Monday, March 3, 2008
In Italy, in 1966 and again between 1974 and 1977, there was a shortage of coins. As a consequence, all sorts of things became legal tender: slugs, buttons, chiclets, chocolate squares, various sorts of quasi-official scrip, potatoes. Somehow, the economy did not collapse--or at least it fell no farther than it already had. Money, after all, is an imaginary substance with real effects. It has been established that if you pretend with sufficient conviction that you have money, people will treat you as if you actually do. Perhaps if you pretend with sufficient conviction that a given substance qualifies as money, it actually does.
It has also been proven that it you attach a dollar bill to a fishing line and drag it along the sidewalk from a height, people will injure themselves and each other trying to grab hold of it. The ephemera shown above illustrate a corollary principle. The pseudo-clams--one promoted a crank running for president and the other two were phone-sex come-ons--were scattered around the streets, tucked in phone booths, left on subway benches, in full confidence that suckers would pick them up. This would not have worked had they been disguised as pork chops or mash notes.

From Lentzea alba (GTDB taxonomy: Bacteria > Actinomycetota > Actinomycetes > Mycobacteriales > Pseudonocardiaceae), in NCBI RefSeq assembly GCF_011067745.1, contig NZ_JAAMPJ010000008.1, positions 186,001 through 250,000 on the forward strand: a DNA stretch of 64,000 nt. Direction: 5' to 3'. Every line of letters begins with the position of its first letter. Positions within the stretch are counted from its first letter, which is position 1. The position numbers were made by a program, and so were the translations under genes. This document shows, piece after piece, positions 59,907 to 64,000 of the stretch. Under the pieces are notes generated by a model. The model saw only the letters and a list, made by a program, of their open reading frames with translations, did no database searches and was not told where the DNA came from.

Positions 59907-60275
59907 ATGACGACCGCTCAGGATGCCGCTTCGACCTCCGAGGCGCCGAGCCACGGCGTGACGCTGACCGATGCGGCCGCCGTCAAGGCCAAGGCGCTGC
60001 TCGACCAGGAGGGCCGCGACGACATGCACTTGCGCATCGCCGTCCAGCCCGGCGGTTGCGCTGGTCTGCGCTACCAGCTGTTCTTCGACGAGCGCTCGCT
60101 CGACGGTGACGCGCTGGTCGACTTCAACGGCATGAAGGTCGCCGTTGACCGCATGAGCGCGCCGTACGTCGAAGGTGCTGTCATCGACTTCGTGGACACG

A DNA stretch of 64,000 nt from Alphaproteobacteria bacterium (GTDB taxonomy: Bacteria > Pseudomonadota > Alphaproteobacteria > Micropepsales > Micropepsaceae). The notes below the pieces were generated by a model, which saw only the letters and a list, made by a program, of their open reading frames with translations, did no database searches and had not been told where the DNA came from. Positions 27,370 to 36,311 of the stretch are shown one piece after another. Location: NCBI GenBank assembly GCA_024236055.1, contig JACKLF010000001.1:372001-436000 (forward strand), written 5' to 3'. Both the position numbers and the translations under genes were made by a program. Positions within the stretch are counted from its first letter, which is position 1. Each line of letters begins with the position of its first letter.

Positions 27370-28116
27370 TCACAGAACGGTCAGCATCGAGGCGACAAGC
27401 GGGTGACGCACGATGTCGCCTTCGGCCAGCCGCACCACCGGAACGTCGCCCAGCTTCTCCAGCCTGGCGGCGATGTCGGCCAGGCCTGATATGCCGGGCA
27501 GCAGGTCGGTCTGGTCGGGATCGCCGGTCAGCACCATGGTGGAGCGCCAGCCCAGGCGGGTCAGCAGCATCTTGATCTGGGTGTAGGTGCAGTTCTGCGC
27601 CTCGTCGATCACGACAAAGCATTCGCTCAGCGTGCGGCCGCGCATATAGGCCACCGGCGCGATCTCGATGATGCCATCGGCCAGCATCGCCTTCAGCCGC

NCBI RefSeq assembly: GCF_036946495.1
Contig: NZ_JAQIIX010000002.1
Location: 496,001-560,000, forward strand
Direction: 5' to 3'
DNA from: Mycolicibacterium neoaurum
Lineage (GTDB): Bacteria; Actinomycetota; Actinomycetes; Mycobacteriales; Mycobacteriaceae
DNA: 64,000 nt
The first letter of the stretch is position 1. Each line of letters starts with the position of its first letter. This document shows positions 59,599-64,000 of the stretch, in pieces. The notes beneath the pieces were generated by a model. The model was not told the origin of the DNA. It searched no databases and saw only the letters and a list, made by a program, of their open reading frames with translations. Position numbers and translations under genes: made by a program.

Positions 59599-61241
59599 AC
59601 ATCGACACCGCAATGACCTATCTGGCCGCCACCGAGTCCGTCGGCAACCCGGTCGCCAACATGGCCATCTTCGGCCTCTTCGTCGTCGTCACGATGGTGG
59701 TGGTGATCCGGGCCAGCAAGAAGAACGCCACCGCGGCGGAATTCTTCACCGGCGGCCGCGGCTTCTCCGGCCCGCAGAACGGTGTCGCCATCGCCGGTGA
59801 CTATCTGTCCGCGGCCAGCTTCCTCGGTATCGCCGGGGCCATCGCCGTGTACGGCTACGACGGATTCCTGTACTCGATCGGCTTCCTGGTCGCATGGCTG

Or coins, for that matter, since money comes in two classes, which have been pulling in opposite directions for some time now. Coins might as well be chiclets, as far as the average American is concerned. You might try an experiment: place a dollar bill on one side of the pavement and a quantity of change totalling, say, $1.50 on the other. I'll wager that every passing citizen without exception will aim straight for the green and totally overlook the corn. Does this imply that someday a fortune in nickels will be worth less than a thin sheaf of Washingtons?